When I was growing up in Oregon I got familiar with some of the major lines of Christmas carols. Some of the lines seemed cheesy and some seemed quite spiritual. Before and after I had my conversion to Christ when I was about 10 I figured there was room for both in what seemed easy enough for me to comprehend: the Son of God was born in Bethlehem and a bit of heaven came to earth in Jesus and those angels. “Hark the herald angels sing…” worked for me with a cute baby with a growing biography.
Years later, I want to use the word “hark” as a mnemonic device for a concept that is also oversimplified: this “Father in heaven” Jesus speaks of. Can such a concept be comprehended? Or is is something in itself that can be apprehended like something one can just get the jist of?
And to unpack this term “Father” can have not only a doctrinal context of ones understanding but an emotional one. St. Theresa of Avila would start the prayer known as “The Our Father” and would stop at Father with a mix of awe and joy that the God of the universe would state that in Him we have a Father. On the other end of the spectrum are clusters of emotional baggage that are too much to list here. Between culture and individual experience the perspectives are based on an earthly perspective of fathers who are abusive, absentee by choice, absentee by the mom’s choice, incompetent or ambiguous on their role.
Life was really not to unlike what I just described in first century Palestine when Jesus begins the meat of his teaching on prayer in the following.
“Pray then in this way:
Our Father in heaven,
hallowed be your name” (Matthew 6:9).
I would like to take you beyond the fray of common misunderstandings of what a father and even a Heavenly Father can be, but I will only be thinking on the coat-tails of Jesus and his understanding of His Father. Much better this way. Thus, back to the HARK.
H is for Holy Father. “And now I am no longer in the world, but they are in the world, and I am coming to you. Holy Father, protect them in your name that you have given me, so that they may be one, as we are one” (John 17:11).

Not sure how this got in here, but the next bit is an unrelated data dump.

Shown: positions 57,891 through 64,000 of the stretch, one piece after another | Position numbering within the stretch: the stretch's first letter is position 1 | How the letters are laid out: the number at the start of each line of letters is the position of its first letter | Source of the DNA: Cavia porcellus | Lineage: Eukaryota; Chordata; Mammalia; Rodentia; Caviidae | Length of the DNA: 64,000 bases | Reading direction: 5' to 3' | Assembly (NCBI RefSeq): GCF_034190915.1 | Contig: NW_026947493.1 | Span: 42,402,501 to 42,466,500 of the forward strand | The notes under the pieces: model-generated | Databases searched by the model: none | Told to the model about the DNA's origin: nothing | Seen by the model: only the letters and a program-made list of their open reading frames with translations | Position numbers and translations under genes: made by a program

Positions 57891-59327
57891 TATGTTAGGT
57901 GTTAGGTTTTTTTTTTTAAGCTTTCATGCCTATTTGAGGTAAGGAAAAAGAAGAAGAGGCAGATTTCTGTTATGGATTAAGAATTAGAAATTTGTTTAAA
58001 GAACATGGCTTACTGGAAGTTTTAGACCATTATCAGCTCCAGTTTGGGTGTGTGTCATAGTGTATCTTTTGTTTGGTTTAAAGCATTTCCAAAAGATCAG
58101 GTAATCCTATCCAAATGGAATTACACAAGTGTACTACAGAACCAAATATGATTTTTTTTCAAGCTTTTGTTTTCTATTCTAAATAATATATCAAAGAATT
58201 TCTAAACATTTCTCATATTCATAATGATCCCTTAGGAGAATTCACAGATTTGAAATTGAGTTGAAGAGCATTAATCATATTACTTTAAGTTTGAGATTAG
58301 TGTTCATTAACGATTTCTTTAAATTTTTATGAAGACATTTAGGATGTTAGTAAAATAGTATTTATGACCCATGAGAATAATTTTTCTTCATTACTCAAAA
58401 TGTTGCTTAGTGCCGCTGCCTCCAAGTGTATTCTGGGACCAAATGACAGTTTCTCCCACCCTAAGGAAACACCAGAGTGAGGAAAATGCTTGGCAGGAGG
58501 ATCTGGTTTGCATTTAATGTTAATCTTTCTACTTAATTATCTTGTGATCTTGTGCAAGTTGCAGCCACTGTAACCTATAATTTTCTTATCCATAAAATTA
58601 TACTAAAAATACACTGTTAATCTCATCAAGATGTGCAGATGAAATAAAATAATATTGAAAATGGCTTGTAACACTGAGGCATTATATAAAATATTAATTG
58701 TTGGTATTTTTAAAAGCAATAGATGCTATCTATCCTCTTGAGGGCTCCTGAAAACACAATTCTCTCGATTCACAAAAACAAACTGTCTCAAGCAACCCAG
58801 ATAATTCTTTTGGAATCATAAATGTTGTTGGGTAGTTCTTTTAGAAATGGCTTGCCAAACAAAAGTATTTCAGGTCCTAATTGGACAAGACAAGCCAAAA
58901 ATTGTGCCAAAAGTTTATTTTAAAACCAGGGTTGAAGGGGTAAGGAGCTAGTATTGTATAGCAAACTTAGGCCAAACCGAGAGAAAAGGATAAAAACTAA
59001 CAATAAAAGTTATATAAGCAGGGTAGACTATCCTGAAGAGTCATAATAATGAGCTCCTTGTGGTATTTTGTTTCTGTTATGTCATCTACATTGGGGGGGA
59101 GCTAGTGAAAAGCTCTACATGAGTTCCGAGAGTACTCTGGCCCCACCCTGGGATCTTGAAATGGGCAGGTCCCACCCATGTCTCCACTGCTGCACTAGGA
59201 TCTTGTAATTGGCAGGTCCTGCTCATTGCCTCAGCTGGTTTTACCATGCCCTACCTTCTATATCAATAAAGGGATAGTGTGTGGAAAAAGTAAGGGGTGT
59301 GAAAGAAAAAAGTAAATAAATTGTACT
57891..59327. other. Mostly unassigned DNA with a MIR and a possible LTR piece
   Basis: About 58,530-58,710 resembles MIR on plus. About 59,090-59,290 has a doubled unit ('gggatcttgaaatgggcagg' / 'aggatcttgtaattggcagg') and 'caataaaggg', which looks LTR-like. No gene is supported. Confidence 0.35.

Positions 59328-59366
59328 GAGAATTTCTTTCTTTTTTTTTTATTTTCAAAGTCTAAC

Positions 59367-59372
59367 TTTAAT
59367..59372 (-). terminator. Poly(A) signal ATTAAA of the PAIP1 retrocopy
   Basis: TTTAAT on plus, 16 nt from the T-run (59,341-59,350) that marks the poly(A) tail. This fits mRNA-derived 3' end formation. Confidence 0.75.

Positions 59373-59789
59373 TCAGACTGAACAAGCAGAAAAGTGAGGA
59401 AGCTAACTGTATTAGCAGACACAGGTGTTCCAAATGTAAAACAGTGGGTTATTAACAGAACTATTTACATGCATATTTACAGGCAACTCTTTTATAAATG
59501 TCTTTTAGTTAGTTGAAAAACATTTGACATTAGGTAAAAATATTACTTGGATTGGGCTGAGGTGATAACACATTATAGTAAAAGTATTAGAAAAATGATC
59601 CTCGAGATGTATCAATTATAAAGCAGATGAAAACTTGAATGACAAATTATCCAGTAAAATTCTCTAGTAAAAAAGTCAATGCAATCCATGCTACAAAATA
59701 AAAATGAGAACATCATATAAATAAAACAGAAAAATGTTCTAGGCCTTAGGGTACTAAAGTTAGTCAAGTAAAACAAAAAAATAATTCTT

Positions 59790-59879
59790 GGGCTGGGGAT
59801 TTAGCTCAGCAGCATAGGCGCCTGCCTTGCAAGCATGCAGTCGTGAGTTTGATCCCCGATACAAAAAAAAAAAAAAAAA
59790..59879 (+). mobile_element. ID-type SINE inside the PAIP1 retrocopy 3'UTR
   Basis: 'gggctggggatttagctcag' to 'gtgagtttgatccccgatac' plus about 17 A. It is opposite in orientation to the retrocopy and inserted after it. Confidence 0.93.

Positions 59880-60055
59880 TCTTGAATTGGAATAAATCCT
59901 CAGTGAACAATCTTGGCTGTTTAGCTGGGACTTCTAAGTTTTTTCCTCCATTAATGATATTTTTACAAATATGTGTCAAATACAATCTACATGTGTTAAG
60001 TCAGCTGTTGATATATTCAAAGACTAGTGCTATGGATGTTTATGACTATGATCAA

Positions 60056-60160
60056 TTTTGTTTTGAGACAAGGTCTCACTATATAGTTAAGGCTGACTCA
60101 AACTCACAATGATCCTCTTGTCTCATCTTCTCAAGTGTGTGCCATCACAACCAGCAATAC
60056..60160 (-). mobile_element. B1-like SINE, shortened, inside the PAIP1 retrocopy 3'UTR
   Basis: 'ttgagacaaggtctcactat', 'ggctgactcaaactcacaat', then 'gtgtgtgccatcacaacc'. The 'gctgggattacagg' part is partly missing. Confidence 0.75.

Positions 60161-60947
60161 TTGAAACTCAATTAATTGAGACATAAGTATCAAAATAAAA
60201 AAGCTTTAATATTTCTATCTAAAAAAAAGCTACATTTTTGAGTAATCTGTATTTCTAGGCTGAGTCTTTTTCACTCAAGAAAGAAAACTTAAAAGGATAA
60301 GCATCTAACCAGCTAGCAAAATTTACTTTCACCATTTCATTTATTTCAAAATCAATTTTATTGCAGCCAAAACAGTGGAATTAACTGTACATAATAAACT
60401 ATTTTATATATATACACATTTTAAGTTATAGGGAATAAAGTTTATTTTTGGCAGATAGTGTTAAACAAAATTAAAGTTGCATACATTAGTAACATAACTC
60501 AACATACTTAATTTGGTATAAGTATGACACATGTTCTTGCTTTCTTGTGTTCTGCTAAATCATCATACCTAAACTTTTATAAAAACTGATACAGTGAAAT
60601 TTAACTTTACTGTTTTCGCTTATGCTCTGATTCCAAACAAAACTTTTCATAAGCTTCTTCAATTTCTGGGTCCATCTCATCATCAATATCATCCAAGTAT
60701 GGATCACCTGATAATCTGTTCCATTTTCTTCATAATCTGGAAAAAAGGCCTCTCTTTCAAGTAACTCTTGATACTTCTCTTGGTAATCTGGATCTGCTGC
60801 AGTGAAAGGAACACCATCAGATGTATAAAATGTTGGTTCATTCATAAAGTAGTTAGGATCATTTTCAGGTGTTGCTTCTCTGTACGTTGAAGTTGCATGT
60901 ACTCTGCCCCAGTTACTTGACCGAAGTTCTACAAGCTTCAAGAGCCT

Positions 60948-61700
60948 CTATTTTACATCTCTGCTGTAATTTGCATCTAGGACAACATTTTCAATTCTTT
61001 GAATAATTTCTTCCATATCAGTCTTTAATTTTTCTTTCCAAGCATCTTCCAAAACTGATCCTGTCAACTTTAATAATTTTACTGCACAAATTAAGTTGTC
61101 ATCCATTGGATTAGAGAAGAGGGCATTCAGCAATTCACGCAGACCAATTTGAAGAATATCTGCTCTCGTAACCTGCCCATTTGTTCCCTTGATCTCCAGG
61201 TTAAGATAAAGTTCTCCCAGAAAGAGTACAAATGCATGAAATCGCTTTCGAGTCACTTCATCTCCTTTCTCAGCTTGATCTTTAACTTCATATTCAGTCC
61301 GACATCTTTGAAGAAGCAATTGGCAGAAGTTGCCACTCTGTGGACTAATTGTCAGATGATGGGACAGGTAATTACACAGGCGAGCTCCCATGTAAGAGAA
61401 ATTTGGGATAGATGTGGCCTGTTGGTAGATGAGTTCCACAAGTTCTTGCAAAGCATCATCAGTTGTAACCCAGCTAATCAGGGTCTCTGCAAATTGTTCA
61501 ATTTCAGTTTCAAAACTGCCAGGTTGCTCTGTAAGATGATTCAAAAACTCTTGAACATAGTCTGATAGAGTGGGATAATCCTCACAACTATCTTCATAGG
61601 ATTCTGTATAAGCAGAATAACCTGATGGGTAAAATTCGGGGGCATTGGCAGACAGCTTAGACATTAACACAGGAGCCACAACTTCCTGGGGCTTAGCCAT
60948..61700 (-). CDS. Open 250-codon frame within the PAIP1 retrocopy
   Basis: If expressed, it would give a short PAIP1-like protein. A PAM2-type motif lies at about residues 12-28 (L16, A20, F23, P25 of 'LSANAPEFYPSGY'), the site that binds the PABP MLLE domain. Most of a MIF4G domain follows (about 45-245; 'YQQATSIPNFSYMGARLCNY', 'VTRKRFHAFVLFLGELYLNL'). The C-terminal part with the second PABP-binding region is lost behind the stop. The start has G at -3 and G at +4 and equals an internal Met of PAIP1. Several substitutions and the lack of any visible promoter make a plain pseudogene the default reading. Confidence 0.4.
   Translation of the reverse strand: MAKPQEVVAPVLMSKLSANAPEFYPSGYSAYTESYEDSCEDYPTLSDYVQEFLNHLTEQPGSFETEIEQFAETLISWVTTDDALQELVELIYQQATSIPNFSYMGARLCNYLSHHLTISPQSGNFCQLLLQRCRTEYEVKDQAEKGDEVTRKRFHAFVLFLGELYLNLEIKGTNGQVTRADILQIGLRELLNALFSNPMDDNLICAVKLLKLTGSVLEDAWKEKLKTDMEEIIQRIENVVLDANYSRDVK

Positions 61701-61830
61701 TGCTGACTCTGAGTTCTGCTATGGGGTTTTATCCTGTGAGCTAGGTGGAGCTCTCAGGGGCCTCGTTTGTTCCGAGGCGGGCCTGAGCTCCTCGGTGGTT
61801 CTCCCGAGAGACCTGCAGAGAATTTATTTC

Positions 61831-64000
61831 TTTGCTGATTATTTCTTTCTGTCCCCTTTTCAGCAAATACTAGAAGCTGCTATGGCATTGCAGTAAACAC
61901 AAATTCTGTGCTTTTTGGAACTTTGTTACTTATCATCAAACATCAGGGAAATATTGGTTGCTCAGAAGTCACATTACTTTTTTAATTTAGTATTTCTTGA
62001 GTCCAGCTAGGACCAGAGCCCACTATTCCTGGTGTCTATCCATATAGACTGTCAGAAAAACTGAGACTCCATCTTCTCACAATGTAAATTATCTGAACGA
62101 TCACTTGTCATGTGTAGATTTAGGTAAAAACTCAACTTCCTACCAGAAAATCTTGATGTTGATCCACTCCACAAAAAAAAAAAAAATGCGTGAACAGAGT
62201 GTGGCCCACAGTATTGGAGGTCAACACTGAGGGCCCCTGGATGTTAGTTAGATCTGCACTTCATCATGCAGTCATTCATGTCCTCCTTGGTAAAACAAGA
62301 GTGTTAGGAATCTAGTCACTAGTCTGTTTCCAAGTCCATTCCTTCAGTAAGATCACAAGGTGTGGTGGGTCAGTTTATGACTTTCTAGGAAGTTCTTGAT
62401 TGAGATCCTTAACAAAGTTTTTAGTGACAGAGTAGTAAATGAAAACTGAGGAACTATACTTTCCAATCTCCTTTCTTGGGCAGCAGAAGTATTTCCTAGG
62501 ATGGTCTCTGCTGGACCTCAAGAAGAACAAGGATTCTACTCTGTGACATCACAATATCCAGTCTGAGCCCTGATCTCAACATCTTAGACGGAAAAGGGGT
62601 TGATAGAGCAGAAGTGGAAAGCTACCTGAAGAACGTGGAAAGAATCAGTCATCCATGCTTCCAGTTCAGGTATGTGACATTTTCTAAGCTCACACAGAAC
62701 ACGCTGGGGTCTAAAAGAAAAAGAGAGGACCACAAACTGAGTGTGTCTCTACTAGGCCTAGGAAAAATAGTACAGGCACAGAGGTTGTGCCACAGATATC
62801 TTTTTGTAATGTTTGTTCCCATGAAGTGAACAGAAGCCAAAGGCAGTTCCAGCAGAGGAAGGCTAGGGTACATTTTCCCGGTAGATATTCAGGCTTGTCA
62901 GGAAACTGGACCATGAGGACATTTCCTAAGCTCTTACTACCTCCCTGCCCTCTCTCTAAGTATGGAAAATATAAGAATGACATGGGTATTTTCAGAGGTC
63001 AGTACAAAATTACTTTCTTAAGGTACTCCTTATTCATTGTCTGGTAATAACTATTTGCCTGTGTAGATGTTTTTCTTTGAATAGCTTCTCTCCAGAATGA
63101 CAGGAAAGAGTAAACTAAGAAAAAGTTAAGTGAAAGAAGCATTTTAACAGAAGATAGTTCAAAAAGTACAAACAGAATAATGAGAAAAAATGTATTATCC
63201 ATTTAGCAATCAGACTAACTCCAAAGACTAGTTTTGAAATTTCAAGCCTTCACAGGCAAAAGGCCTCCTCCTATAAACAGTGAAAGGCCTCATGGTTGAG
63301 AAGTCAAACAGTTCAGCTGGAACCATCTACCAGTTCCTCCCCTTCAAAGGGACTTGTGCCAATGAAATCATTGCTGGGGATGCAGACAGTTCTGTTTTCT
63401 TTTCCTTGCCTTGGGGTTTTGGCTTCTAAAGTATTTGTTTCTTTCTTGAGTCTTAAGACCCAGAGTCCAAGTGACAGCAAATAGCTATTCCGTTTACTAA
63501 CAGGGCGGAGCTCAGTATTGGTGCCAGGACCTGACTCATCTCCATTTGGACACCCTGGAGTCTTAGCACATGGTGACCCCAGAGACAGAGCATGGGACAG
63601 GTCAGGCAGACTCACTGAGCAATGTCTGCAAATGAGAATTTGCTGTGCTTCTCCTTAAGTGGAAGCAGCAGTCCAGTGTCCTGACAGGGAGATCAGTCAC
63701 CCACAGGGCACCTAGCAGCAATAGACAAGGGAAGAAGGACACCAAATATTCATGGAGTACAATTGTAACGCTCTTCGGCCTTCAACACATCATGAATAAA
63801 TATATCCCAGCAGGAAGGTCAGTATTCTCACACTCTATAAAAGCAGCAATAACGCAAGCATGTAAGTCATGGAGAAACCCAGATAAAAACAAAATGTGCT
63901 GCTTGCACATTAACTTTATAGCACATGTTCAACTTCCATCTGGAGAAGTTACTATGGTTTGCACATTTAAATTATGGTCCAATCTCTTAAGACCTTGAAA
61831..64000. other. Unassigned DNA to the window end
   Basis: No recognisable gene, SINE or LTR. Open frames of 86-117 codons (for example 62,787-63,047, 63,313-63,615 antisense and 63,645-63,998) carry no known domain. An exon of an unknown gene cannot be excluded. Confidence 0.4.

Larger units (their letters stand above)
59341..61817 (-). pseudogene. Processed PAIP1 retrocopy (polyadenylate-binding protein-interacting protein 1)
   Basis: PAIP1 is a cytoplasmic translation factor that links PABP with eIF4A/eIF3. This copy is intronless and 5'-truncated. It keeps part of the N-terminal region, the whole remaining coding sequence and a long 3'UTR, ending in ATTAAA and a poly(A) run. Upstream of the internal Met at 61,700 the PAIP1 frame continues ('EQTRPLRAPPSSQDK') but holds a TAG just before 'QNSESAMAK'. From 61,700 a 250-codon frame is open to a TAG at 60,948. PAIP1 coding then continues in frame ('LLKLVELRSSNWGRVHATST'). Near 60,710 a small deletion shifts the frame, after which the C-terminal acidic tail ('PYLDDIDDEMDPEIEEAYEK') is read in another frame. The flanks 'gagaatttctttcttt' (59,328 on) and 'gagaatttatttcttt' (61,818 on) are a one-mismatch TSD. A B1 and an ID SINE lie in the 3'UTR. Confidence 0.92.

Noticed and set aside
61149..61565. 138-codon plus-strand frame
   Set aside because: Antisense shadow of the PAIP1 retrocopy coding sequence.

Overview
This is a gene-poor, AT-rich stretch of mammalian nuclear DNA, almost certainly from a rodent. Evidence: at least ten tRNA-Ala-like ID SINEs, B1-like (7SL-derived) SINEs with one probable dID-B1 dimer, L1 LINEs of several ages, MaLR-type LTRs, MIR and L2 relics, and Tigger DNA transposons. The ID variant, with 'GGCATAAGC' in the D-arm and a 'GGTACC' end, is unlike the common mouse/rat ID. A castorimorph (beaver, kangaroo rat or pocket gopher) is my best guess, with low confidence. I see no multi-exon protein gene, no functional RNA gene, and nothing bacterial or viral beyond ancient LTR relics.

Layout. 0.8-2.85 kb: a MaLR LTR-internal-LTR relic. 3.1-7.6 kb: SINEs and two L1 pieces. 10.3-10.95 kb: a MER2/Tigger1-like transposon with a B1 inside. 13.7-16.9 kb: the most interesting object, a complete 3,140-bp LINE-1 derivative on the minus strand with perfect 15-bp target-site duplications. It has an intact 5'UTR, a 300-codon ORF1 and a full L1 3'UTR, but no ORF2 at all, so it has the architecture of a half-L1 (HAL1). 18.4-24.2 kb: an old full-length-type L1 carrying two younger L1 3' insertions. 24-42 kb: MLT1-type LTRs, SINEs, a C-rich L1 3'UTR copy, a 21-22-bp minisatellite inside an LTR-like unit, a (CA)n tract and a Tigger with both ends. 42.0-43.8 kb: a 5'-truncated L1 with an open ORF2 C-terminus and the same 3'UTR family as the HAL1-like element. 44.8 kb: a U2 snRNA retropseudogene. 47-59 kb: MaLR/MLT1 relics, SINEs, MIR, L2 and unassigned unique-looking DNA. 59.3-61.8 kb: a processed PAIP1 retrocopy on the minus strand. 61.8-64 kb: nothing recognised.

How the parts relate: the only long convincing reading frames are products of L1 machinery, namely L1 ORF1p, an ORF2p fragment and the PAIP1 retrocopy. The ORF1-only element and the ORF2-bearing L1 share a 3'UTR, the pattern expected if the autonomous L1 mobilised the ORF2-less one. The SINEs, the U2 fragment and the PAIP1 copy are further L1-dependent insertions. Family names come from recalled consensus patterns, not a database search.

This verse is loaded. The context of the prayer was Jesus praying in the Garden of Gethsemane right before he is arrested. He says, “I am no longer in the world” was with Jesus conscious that in such a Garden where the redemptive work of the cross begins there was a distinct level of being set apart for the Father’s will.
While this is the consecration due to the Holy Father, which we will all understand where we face times of elevated brokenness, there is a reciprocal effect of God’s holiness in the impact of unity. “Holy Father, protect them in your name that you have given me, so that they may be one, as we are one”. Division that undermines unity goes against the holiness of God in that He is one (Deuteronomy 6:4). So if we pray “Our Holy Father” we are consecrating ourselves in brokenness to Him (Colossians 1:24) and thus under He as the shepherd that draws us into unity.
A is for Abba, Father. “He said, ‘Abba, Father, for you all things are possible; remove this cup from me; yet, not what I want, but what you want.’ (Mark 14:36). Also said in Gethsemane, rightly meaning wine press, Jesus uses the Aramaic equivalent word for Daddy to note how the intimate love is precious. From that Jesus holds dear the knowledge that God is all powerful and His will is intrinsically better than the desires of Jesus’s flesh.
R is for Righteous Father. “Righteous Father, the world does not know you, but I know you; and these know that you have sent me” (John 17:25). Those who choose darkness over the light because their deeds are evil and they love their deeds more than God do not have a relational knowledge of God. But this access to The Righteous Father, in God’s spiritual family rests on the priesthood of Jesus and His sacrifice.
For us to know God as Father fully rests on the impact of the gospel that Jesus was sent (John 3:16) and that He returned to Him in his priestly role. “about righteousness, because I am going to the Father and you will see me no longer “(John 16:10). Jesus continued with this theme of our connection to Righteous Father with words of liturgical connotations, “Jesus said to her, ‘Do not hold on to me, because I have not yet ascended to the Father. But go to my brothers and say to them, “I am ascending to my Father and your Father, to my God and your God” (John 20:17).
K is for Know The Father. This brings us back full circle. On the other side of Gethsemane. On the other side of The Cross. For those who have been touched by the gospel of God, we can shudder with the same awe and joy of St. Theresa of Avila accordingly. “Blessed be the God and Father of our Lord Jesus Christ who has blessed us with every spiritual blessings in heavenly places” (Ephesians 1:3).
In this fallen world that we live in, I can understand why someone would say this is good stuff for the head but is not making its way to the heart. I almost put in some more verses to help that happen but I decided against it. Instead I would encourage the reader who struggles with the supposedly mean, patriarchal use of the word “Father” to go to Jesus on that. I include the idea of going to Jesus in prayer if you have not figured who Jesus is yet. But if you follow Jesus to where He dwells, consistently, you will not regret it. And you will know the Father.